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CJEU, Glawischnig-Piesczek v Facebook, C-18/18, pending

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Deciding bodies and decisions
CJEU, Glawischnig-Piesczek v Facebook, C-18/18, pending
Area of lawBack to top ▲
Freedom of expression - hate speech
Defamation
Subject matterBack to top ▲

What is the role of Internet intermediary in countering hate speech?

Can an Internet intermediary be requested to monitor hate speech comments worldwide?

Summary Facts Of The CaseBack to top ▲
In 2016 the former leader of the Austrian Green party, Eva Glawischnig-Piesczek was the subject of a set of posts published on Facebook on by a fake account named ‘Michaela Jaskova. The posts included rude comments, in German, about the politician along with her image.
Ms Glawischnig-Piesczek requested Facebook to delete the image and the comments, but it failed to do so. Thus, Ms Glawischnig-Piesczek filed a lawsuit before the Wien first instance court, which eventually resulted in an injunction against Facebook, which obliged the social network not only to delete the image and the specific comments (making them inaccessible worldwide), but also to delete any future uploads of the image if it was accompanied by comments that were identical or similar in meaning to the original comments.
Facebook complied with the injunction only across the Austrian country, blocking access to the original image and comments, then appealed the decision. The Appeal court upheld the first instance decision only partially, requiring the deletion of the image only in case of comments that were identical to the original wording or similar in meaning upon notice by the plaintiff or third parties.
Both parties appealed the court of appeal’s decision, which brought the case to before the Oberste Gerichtshof. Addressing the case, the Austrian supreme court affirms that Facebook is considered as an abettor to the unlawful comments, thus it may be required to take steps so as to repeat the publication of identical or similar wording. However, in this case the injunction regarding such a pro-active role for Facebook could be indirectly impose a monitoring role, which is in conflict not only with art 15 e-commerce Directive, but also with the previous jurisprudence of the CJEU in Netlog v Sabam and Scarlet v Sabam cases. Therefore, the Supreme court decided to stay the proceedings and present a preliminary reference to the CJEU, including the following questions:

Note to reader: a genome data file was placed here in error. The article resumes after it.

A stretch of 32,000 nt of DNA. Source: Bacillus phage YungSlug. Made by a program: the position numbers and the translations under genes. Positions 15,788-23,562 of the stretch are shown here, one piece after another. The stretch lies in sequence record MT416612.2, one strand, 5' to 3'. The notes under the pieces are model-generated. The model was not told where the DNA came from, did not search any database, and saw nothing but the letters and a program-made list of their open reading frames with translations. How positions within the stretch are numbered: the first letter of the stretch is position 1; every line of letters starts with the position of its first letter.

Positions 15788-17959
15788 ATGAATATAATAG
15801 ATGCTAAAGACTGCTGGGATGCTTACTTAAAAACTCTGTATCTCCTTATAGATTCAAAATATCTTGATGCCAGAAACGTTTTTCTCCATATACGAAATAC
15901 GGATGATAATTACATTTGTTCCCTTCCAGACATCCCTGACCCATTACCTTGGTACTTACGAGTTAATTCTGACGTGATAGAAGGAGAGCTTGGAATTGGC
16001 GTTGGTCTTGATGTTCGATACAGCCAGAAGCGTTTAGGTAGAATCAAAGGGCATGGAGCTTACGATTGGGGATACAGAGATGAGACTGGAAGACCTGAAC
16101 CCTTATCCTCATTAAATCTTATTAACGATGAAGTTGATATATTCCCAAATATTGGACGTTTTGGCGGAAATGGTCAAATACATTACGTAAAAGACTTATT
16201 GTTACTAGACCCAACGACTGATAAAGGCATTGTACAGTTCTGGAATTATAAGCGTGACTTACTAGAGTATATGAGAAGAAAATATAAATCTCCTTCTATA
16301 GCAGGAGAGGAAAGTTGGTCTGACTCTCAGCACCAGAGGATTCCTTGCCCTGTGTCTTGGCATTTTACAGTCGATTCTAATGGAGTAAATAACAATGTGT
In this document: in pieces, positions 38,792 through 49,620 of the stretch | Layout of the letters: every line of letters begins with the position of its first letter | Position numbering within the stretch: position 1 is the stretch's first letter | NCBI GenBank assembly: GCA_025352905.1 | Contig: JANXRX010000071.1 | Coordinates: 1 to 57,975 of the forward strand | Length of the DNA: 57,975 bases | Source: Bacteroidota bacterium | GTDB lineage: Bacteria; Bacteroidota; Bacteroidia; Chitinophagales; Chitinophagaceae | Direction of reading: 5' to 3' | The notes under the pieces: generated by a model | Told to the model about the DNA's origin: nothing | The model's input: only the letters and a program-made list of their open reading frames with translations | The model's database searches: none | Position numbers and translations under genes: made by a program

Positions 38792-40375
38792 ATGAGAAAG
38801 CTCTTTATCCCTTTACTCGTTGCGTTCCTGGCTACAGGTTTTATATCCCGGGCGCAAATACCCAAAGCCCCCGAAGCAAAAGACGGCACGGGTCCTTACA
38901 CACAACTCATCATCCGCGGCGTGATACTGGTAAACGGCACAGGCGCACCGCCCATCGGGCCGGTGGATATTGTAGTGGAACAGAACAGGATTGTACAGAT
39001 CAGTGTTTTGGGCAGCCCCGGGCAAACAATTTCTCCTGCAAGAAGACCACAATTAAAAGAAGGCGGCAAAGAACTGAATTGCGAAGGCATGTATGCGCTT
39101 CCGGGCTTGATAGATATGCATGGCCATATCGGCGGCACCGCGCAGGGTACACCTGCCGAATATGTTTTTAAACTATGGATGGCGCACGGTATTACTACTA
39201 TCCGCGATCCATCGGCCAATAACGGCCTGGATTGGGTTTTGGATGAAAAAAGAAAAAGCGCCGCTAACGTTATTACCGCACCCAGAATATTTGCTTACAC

Does Article 15(1) of Directive 2000/31/EC of the European Parliament and of the Council of 8 June 2000 on certain legal aspects of information society services, in particular electronic commerce, in the Internal Market (‘Directive on electronic commerce’) preclude the national court, to make an order requiring a hosting provider who has failed to expeditiously remove illegal information not only to remove the specific information but also other information that is identical in wording?
With regards to the first question, does Article 15(1) precludes such an order that requires the hosting provider to remove such information (or block access to it) worldwide or only in the relevant member state?
Does Article 15(1) precludes such an order that is limited to removing or blocking access to the illegal information only from the specific user who posted the content and whether such an order would be applicable worldwide or only in the relevant member state?
If the previous questions are answered in the negative: does the same answer apply to information that is not identical in wording, but similar in meaning?
Does the same answer apply to information that is not identical in wording, but similar in meaning, once the host provider has actual knowledge of the information?

The case is currently pending before the CJEU.

Notes on judicial interactions dimensionBack to top ▲
Vertical dialogue – preliminary reference

The Austrian Supreme court points to highly debated issue which was emerging not only in the European but also at worldwide level. As a matter of fact, in the same period also the Supreme Court of Canada granted an interlocutory injunction against Google in the form of a global de-indexing order.  

Horizontal dialogue – comparative reasoning

It is worth noting that also a French court addressed the issue of injunction with worldwide scope with a reference to the de-listing from Google search results. The Paris first instance court ordered such an injunction in 2014 as an application to the right to be forgotten of a French lawyer. In the case, the judge hearing the application for interim relief held that the request for de-listing was well-founded, and imposed to Google France the removal of the defamatory links. This injunction did not limit to the links of Google.fr, on the ground that the defendant did not establish the impossibility of connect from the French territory using the other endings of the search engine.

Sources - EU and national lawBack to top ▲
Directive 2000/31